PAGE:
Swim Back to Me


For a culture in which the vision and craft of septuagenarians have never been less newsworthy, Shohei Imamura’s buoyant, embraceable new absurdism, Warm Water Under a Red Bridge, is an authoritative riposte—a young man’s walk in an old man’s shoes. At 76, Imamura has attained a seasoned artiste’s providence as Buñuel had before him, when experience and liberating dotage coalesce into an exhilarated view of the human zoo. The relative nihilism of Vengeance Is Mine and The Ballad of Narayama has given way, since the eight years of silence that ended with 1997’s The Eel, to a generous ardor for the capricious potential of movie narrative. Nonchalantly freaky and uncommonly pleasurable, Warm Water may well be the year’s best and most unpredictable comedy.

With Time Out and World Traveler, it also contributes to the popular Family Man Jumps the Radar paradigm (here comes the Times think piece), with Japanese über-star Koji Yakusho as a jobless salaryman taken to loitering with Tokyo homeless as his nagging wife waits in the suburbs. When he decides to pursue a golden Buddha mythologized by a soon-to-be-dead vagrant, the movie lands in a seaside village filthy with happenstance and quirk. No sooner does Yakusho’s stranger-in-town follow a woman (Misa Shimizu) to the grocery store than she falls into an undulating trance at the cheese counter, emits a puddle of clear moisture, and steals a hunk of feta. In the ensuing sexual tryst at her defunct-candy-factory house, the lovers are doused in a veritable gullywasher of vaginal fluid, which Imamura’s camera follows as it streams into the canal, attracting crowds of fish and gulls.

In several of the most ebullient sex scenes in any movie, Imamura manages to satirize the idealized plenitude of female biology just as he acknowledges its intoxicating impact, a warm sardonicism that extends to provincial life, romantic delusion, prostitution, and even racism. Indeed, in a sunny world of magical sexual floods, the only crime is industrial water-table poisoning. Based on a novel by peace scholar Yo Henmi, Warm Water shares much of its helix with Bill Forsyth’s Local Hero: a semi-mysterious fishing hamlet, quixotic natives, African immigrants, running gags, scooters, and peripheral mega-industry (here, a particle accelerator offers another angle from which to regard the collisions of love). Even so, the movie is thrillingly original in its comic rhythms; Imamura never belabors a joke, and in fact often cuts them short, just to maintain a tipsy imbalance. (The subtitles, often a ball-and-chain for a comedy, are superbly timed.) Grinningly rounding out his résumé of desolate modern men, Yakusho remains a weary wonder to behold—Imamura couldn’t have found a more effective foil for his hootenanny on any continent.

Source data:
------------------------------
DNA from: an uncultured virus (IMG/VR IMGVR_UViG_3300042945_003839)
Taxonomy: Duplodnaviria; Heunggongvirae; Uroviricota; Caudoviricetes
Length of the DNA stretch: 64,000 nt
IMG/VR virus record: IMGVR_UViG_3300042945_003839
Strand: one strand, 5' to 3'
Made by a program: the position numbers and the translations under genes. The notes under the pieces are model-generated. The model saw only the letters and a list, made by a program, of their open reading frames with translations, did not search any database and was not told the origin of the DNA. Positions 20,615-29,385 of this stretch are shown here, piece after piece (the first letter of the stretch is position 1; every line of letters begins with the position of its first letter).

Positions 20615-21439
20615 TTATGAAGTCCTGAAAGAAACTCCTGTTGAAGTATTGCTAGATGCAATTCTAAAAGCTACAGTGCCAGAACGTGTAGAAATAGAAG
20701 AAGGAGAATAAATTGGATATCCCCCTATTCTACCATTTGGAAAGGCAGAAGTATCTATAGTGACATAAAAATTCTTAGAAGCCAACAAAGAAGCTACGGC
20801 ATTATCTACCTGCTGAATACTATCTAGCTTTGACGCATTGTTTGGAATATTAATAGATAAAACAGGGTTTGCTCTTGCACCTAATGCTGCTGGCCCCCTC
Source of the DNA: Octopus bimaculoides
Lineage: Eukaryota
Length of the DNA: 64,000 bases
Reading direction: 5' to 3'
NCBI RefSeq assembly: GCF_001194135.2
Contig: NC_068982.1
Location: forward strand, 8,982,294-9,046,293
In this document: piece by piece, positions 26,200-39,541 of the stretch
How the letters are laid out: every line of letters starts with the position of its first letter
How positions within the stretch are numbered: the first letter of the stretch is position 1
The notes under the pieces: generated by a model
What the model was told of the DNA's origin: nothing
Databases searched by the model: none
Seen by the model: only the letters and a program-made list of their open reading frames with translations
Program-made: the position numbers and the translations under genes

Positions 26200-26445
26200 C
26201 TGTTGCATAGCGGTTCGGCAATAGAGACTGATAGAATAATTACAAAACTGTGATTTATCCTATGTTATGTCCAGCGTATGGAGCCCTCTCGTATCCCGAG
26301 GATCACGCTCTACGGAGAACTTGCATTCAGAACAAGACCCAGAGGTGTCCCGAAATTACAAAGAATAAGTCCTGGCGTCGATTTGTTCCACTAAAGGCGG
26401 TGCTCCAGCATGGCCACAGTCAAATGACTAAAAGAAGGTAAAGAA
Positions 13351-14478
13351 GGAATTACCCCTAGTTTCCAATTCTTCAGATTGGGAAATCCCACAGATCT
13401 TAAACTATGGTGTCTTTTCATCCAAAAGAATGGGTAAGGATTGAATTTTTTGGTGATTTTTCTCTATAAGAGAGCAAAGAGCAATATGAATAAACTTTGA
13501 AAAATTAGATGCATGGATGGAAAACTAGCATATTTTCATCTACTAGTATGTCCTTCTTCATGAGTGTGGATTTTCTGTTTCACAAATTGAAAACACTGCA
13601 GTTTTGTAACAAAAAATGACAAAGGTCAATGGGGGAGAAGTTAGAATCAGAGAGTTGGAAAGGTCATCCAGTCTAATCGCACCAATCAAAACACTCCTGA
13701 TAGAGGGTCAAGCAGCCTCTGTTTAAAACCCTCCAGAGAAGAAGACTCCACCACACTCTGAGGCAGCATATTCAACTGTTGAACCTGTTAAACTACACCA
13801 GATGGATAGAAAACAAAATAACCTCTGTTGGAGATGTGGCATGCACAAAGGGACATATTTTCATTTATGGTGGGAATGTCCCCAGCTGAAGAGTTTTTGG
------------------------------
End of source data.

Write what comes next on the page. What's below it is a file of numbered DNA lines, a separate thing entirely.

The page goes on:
If Warm Water is unmistakably the work of a battle-seasoned codger, Majid Majidi’s Baran is the work of an atrophying conservative. A substantial maturation beyond the Disney-ish calculations of his first two movies, the film remains simplistic and gimmicky in the context of Iranian cinema. Baran‘s primary interest lies in the degree to which this populist director’s contemporaries have shamed him into a sub-Loachian realism. Set largely on a Tehran construction site manned almost wholly by illegal Afghan workers, the movie spends a good deal of time devoutly tracking labor: baking bread, plastering, menial hauling, retrieving huge rocks from a raging river, etc. One wouldn’t quite want to call this approach rigorous, particularly once the plot rises to the surface. After an old man breaks his foot on the job, his young teenage son (Zahra Behrami) takes his place. It’s not long until our hero, a naive Afghan conniver (Hossein Abedini), realizes that the weakling boy is in fact a girl in drag, and falls in love.

Rather wanly photographed, Baran is a cross-dressing message movie—an earnest effort is made at delineating the plight of refugee Afghans, and as a result the Yentl-ness of the narrative never bloats up with hokum. It never resonates, either; Majidi’s portrait of southwest Asian poverty is bloodless and fastidiously arranged, his regard for his thin characters negligible. For the third time, Miramax has decided Majidi’s are the sort of Iranian films Americans want to see—in 2000, his Color of Paradise was jammed into more than five times as many theaters as The Wind Will Carry Us. That Baran will bury Kiarostami’s ABC Africa seems foregone.

D.J. Caruso’s doper schizo-drama The Salton Sea (Warner Bros., in general release) is classically enervated neo-neo-noir, notable for only two factors: It’s the first film since The Doors that Val Kilmer (miscast as a trumpet-playing, punk-haired hophead) doesn’t sleepwalk through, and it contains the fully vented splendor of Vincent D’Onofrio as a psychotic, nose-eroded Mojave Desert meth dealer who uses a ravenous caged badger as a torture device. Eccentric enough to stave off doldrums, Caruso’s self-conscious debut is also eminently forgettable.